To prevent injury and build up strength for the shoulder, strengthening exercises also need to be performed in addition to general conditioning that contributes to power generation. Resistance tubing can be used to do a reverse fly or seated row. A BOSU or exercise ball should be anchored to one end of the belt, and a door or chair should be anchored to the other.

Forearm pain after kayaking

It is normal to have forearm pain after kayaking, especially if you are a beginner. Kayaking is a pleasant activity that is healthy for your body and helps relax the mind.

It is mostly from using your fingers more than usual. The muscles that control your fingers are actually in your forearms. They get used quite a bit when you paddle around or do any other activities associated with kayaking.

The great news is that you can do some easy things to prevent or ease the pain. Beginners tend to way overgrip, holding onto their paddle too tight and for more extended periods than necessary.

You only need to hold on tightly enough so it doesn’t slip out of your hand; any more pressure is too much.

The more you kayak, the stronger your finger muscles will become, and they’ll also learn to use less grip, so there is less strain on those forearms.

You can also try doing some stretches before or after a day of paddling- even once your body gets used to it, it is still a wise idea to keep up with the stretches.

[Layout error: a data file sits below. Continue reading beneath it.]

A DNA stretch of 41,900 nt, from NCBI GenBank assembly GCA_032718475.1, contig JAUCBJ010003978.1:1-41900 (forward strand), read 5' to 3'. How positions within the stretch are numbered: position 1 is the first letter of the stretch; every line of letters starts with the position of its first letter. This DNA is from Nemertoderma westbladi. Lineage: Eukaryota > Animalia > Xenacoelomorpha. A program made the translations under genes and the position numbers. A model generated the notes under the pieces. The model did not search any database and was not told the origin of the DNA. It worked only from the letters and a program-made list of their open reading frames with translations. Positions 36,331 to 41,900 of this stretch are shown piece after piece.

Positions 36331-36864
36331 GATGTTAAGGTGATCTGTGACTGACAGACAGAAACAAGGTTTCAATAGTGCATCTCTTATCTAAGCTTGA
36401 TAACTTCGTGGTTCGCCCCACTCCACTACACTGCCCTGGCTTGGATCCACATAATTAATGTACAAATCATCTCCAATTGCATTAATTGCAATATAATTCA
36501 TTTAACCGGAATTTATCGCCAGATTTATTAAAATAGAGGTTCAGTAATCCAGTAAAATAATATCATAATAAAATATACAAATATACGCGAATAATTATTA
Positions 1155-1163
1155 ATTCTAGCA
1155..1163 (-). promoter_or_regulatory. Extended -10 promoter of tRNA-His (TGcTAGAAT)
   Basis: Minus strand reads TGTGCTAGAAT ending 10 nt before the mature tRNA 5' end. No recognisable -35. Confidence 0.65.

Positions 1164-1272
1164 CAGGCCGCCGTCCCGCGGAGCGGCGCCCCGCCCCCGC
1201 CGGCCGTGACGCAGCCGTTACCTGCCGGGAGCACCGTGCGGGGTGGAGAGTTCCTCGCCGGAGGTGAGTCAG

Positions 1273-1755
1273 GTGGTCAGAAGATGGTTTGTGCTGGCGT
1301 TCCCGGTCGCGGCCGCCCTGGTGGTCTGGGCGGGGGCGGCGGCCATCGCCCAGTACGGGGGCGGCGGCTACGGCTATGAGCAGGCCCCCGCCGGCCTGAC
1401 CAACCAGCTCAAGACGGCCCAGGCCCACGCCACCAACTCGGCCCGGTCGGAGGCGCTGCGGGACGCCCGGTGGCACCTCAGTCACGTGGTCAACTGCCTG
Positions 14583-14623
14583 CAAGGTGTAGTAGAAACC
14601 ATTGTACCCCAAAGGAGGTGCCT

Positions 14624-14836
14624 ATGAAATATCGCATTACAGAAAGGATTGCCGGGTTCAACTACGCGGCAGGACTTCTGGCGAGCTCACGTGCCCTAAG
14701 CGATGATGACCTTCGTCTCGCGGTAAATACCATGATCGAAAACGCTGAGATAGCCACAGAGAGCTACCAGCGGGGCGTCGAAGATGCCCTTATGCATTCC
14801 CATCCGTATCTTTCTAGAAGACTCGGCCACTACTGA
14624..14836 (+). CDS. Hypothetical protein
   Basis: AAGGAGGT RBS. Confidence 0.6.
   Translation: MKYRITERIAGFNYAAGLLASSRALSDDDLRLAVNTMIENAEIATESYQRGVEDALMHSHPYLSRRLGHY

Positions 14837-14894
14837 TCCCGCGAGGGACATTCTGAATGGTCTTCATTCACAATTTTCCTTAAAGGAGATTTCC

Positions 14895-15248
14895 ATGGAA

Conclusion

Is kayaking bad for tennis elbow? It is a question that is often asked by people who enjoy both sports. The answer to the question is not straightforward, but you can take some simple steps to ensure your risk of developing tennis elbow is significantly reduced.

If you are looking at kayaking as an alternative sport or need protection from the cold, you can use a hand-warmer or wear gloves. If kayaking is your only sport, wearing padded elbow sleeves is recommended, and the cold is not an issue.

The simple answer is that it depends on your grip on both hands when paddling.

  • Top hand – you can have the paddle in your palm and fingers out doing a “high five”!
  • Zero grips on the top hand.
  • Bottom hand – can curl the fingertips over the shaft, and it’s not really “gripping.”

If your risk is higher than average for developing tennis elbow, then wearing gloves or padded sleeves is advised to reduce pain when kayaking.

Last updated on June 19, 2022 by Duncan Barrett

Leave a Comment